Police have charged a man with sending offensive text messages inciting violence linked to Sydney's recent race riots, detectives said in a statement Thursday. The 33-year-old man, the first to be charged under federal law for sending messages linked to the unrest via mobile phone, faces a maximum three-year sentence if convicted. Police said they expect to arrest more people who wrote or forwarded such messages in the coming days.
Police said the suspect, whose identity was not released, forwarded two messages to several different people calling for them to meet at two Sydney beaches last Sunday, a week after thousands of white Australians rioted in southern Sydney, attacking men of Middle Eastern appearance.
The police statement did not include the exact wording of the messages. The suspect was scheduled to appear in court Feb. 1. Police say a blizzard of mobile phone text messages was sent in the days before the Dec. 11 riot urging people to mass at Sydney's Cronulla beach to protest the beating a week earlier of two volunteer life savers. The protest erupted into a race riot and sparked two nights of retaliatory attacks by youths of Middle Eastern appearance, also spurred by text messages.
In the days after the violence, more messages circulated in Sydney and other Australian cities urging violence on Dec. 18. Police Commander Dennis Bray told Australian Broadcasting Corp. radio that detectives and phone companies were trying to trace the texts.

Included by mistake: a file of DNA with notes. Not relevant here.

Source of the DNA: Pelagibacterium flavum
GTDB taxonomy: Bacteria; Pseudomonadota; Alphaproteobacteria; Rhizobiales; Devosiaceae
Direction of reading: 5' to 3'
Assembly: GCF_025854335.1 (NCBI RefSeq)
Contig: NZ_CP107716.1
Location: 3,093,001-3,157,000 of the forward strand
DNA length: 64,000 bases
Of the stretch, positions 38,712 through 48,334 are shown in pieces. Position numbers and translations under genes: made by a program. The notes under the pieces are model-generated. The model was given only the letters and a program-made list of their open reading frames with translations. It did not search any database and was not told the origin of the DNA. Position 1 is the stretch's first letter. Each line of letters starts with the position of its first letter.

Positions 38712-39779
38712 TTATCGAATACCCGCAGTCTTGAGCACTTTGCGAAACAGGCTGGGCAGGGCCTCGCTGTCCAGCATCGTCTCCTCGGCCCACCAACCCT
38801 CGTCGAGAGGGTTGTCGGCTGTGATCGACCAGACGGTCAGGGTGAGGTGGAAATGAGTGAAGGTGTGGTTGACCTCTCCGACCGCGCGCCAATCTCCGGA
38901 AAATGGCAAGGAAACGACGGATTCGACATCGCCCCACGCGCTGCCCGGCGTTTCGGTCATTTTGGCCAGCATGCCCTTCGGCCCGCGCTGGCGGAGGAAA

"We've been working in the last week in gathering and analyzing information we've obtained from the carriers and this fellow was identified as one fellow that had been sending messages and we've acted," he said. "There will be more, but at this stage he unfortunately was the first one."
About 2,000 officers patrolled Sydney beaches last weekend, stopping and searching cars and confiscating mobile phones in an unprecedented operation credited with preventing a repeat of the violence. Some 800 police are being deployed to Sydney beaches for most of the southern hemisphere summer, which lasts through February, to stamp out racial violence.
Prime Minister John Howard said Thursday he believes the violence will not flare up again. "I really am quite optimistic that people will see that nothing is ever achieved by violence," he told reporters in Sydney.
Police also said they had charged a 17-year-old man Thursday with attacking two men on a train at Cronulla, in a beating that newspapers splashed on their front pages the day after the Dec. 11 riot.
The youth was jailed and ordered to appear in court Friday on charges of riot and affray. He is the fifth man to be charged in the train attack, police said in a statement.
Also Thursday, authorities in Sydney said they planned to launch an advertising blitz to lure people back to Sydney's beaches. Some businesses such as cafes and bars near the troubled beaches have reported a slump in takings by up to 75 percent since the clashes. New South Wales state Tourism Minister Sandra Nori announced print and radio advertisements featuring sports stars to let the public know it is safe to return. "Obviously, there was a significant impact, people did stay away from the beaches," Nori told reporters at Cronulla. "Now it's time to return to these local beach communities to show your support,” reports the AP. I.L.
In a weary world of endless US military interventions, sanctions, trade tariffs and chaos, let’s pause and take stock of the shining house on the hill